# Borel Measurable Function but not Lebesgue Measurable

Can someone explain to me why this function $f\colon\mathbb R\to\mathbb R^2$ given by $f(x) = (x,0)$ is $\mathcal B$-$\mathcal B^2$-measurable but not $\mathcal L$-$\mathcal L^2$-measurable, where $\mathcal B$ and $\mathcal L$ denote the Borel and Lebesgue $\sigma$-algebra, respectively?

Regards

• Since I'm making a substantial edit to the title over 4 years after the question was asked and answered, I'm putting in a comment about it here (anticipating that the edit will be approved): The usual meaning of Lebesgue measurability for functions is Lebesgue–Borel, but here we want Lebesgue–Lebesgue. Indeed, the question title confused me at first, since every Borel–Borel measurable function is Lebesgue–Borel measurable, but not Lebesgue–Lebesgue measurable. Having put in the missing second half in the Lebesgue case, I put it in the Borel case too, for symmetry. Commented Oct 1, 2020 at 18:12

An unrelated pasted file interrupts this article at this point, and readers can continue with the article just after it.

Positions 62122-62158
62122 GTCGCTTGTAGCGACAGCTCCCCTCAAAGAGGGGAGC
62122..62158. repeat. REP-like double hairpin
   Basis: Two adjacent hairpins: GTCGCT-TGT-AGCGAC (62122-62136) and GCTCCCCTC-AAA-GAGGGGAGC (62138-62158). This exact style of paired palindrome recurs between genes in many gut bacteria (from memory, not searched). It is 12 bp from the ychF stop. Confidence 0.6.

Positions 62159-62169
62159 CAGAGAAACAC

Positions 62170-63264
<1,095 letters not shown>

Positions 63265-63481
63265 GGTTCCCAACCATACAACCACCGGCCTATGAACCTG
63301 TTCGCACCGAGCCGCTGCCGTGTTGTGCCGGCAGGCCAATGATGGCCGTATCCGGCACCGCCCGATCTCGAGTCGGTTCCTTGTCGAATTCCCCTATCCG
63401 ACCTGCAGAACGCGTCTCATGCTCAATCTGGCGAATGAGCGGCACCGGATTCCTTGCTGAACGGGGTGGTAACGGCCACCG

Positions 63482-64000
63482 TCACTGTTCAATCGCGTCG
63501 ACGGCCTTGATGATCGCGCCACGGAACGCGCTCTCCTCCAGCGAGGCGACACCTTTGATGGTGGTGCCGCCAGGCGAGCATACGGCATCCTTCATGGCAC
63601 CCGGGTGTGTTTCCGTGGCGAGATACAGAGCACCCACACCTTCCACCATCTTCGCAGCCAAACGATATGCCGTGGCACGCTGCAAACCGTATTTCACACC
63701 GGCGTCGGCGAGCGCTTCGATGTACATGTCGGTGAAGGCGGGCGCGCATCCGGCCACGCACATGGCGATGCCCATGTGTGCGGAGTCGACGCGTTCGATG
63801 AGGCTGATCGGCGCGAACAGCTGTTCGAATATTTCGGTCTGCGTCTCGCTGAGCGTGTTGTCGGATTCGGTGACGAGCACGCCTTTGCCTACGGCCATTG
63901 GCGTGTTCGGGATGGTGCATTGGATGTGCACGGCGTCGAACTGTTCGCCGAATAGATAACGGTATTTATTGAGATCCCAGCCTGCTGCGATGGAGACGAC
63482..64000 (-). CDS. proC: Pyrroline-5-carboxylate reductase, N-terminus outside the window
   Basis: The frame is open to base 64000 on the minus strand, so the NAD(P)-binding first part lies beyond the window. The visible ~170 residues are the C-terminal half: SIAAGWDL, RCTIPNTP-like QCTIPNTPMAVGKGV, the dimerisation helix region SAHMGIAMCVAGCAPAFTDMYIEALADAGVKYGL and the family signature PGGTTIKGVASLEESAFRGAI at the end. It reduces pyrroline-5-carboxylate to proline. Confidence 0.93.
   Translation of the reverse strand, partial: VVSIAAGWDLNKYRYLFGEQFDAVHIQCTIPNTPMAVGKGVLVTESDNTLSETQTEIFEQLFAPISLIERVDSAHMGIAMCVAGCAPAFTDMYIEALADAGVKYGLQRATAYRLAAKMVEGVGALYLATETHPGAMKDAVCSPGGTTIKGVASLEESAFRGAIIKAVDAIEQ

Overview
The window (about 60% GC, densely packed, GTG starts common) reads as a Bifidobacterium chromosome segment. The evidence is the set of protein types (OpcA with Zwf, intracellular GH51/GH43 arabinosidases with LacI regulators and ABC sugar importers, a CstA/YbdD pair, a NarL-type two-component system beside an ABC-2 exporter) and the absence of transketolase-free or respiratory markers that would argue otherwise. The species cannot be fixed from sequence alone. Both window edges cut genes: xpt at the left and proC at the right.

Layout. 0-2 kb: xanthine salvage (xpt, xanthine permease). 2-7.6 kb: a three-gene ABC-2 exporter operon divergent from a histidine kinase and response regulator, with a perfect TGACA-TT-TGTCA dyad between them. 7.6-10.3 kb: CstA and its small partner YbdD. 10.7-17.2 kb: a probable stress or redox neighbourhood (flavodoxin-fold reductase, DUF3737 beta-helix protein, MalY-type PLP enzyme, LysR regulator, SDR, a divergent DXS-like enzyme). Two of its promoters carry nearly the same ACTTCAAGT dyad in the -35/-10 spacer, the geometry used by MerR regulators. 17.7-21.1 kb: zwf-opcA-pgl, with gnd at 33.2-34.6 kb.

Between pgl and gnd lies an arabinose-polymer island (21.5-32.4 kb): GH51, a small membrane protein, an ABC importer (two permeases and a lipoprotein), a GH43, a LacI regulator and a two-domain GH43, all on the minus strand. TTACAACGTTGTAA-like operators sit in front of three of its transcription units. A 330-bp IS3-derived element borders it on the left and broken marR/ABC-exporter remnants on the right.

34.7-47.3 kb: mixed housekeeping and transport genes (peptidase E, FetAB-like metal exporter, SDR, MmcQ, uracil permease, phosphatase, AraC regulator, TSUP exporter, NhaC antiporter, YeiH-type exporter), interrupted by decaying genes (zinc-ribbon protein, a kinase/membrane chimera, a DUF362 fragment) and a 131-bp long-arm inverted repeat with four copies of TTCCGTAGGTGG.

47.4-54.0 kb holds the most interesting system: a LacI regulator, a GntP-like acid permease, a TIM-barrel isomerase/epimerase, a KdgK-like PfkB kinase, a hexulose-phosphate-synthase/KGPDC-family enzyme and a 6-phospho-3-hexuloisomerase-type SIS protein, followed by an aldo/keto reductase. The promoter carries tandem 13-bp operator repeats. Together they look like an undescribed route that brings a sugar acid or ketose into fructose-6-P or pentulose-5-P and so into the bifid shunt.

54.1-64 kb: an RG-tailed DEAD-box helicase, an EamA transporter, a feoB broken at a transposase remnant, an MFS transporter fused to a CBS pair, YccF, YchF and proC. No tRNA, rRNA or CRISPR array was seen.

## 1 Answer

The map $f$ is continuous, so the preimage of a Borel subset of $\mathbb{R}^2$ will be a Borel subset of $\mathbb{R}$. Thus $f$ is Borel to Borel measurable.

Let $N\subseteq[0,1]$ be a Lebesgue nonmeasurable set. Then $N\times\{0\}$ is a Lebesgue measurable subset of $\mathbb{R}^2$ because the Lebesgue measure is complete, $N\times\{0\}\subseteq[0,1]\times\{0\}$, and $[0,1]\times\{0\}$ has Lebesgue measure zero. Then $f^{-1}(N\times\{0\})=N$ shows that $f$ is not Lebesgue to Lebesgue measurable.